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For Mike, finding the answers boils to asking three questions:

  1. What is the fleet’s business?
  2. Where does the fleet do its business?
  3. What does their application landscape look like throughout the next 10 to 15 years?

“That’s the discussion we need to have,” he says.

Mike Dozier.

Those discussions will lead down the path of building a business case for the next generation of truck equipment, the most visible of which for Kenworth has been its hydrogen fuel cell-electric powertrain Zero Emissions Cargo Transport (or ZECT for short) prototype truck. But make no mistake, that’s just one of the “advanced powertrain platforms,” as Mike puts it, in development at Kenworth.

“I prefer to call them ‘advanced powertrains,’” he clarifies, “because I think that there are places for different powertrain configurations within the market as we move forward. Whether that’s fully electric or electric-hybrid—and that can be an electric hybrid with a diesel engine, a natural gas engine, hydrogen fuel cell [as in the ZECT case]—the developments of those powertrains are going to be tailored to the various markets depending on load, duty cycle and need.”

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[Suddenly, Kenworth’s Cummins Westport natural gas engine announcements point to a more cohesive “near zero emissions” strategy when you consider the possibility of hybridizing the NG engine with an electrically driven driveline.]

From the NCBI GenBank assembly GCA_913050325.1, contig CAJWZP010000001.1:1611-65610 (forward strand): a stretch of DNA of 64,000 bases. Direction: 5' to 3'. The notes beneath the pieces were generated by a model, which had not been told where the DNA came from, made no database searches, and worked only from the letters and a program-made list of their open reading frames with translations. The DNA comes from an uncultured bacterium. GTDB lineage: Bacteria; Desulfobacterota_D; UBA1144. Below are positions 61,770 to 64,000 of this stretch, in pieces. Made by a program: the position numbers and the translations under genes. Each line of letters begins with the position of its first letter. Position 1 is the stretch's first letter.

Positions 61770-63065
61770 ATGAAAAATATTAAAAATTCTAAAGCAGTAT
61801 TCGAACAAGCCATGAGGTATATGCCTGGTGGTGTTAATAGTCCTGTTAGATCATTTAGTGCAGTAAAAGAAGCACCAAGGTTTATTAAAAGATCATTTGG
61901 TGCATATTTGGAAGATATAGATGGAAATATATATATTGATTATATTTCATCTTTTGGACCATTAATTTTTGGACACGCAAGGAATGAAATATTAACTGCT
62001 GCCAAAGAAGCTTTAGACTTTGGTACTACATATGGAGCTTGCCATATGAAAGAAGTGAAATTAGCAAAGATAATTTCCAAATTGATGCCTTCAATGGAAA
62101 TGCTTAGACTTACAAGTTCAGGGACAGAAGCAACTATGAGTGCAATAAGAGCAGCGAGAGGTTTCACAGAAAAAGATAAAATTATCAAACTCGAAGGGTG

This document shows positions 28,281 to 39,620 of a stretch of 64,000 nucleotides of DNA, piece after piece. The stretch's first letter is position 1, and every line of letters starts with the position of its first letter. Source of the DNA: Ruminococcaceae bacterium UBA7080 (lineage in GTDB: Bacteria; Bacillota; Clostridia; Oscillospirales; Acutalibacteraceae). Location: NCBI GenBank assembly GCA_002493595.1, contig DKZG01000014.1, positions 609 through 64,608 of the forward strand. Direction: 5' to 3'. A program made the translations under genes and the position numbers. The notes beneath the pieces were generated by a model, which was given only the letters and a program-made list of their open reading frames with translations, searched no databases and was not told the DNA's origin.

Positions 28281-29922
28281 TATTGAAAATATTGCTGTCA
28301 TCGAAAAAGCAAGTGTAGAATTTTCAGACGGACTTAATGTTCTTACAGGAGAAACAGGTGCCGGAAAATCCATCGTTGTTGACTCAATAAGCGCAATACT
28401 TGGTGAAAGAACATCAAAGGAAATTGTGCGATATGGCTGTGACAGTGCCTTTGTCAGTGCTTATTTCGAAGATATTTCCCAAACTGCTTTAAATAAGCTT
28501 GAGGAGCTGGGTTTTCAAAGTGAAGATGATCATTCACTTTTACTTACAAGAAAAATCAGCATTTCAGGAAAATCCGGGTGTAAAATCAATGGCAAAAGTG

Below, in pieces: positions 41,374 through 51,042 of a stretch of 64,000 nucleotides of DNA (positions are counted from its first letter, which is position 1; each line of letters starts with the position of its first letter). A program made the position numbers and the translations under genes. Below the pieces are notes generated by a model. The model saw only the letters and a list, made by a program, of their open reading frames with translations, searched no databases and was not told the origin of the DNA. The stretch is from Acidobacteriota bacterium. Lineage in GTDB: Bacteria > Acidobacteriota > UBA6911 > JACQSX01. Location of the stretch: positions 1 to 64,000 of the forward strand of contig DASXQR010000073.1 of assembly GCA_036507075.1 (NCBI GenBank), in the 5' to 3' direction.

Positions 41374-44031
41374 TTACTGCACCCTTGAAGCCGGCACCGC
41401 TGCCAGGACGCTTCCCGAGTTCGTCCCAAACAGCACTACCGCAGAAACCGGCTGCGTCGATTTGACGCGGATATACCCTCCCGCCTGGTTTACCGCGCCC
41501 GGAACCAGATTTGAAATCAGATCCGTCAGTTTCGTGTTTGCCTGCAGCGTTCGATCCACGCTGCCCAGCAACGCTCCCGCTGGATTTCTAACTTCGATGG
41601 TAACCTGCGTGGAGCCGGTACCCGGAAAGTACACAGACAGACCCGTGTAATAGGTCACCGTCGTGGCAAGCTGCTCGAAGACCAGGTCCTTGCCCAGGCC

Within the all-electric vehicle space, Mike foresees that fleets that field medium-duty delivery vehicles with shorter, predictable routes and return home at the end of the day will likely have fully electric powertrain vehicles in their portfolio within the next three to five years. On the other hand, all-electric powertrains in over-the-road applications have a, pardon the pun, longer haul.

“That’s probably further out than the three- to five-year time frame. We’re likely to see a hybrid powertrain in that application sooner,” he says. “It’s that urban delivery vehicle operation where you’re not trying to push the limits of the technology or paying a premium to do so.”

Like all OEMs and fleets, Kenworth is putting its latest technology developments through their paces to suss out what equipment makes sense in certain applications. It’s not so much about the technology’s success as it is about discovery. All-electric trucks are possible; hydrogen fuel cell hybrid electric trucks are possible; diesel-electric hybrid trucks are possible—but what’s possible isn’t always what makes the most sense, as Mike alluded to above.

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Kenworth and PACCAR don’t want to stack their R&D deck toward one technology versus the other, just as you don’t want to go all-in on an unproven technology. Their strategy is clearly working as PACCAR is pulling in record revenue. In June, PACCAR reported that, globally, Kenworth, Peterbilt and DAF delivered a record 46,400 trucks in the second quarter of 2018, 18% higher than the same period last year. Even, or perhaps especially, when business is booming, sound equipment development choices have to be made.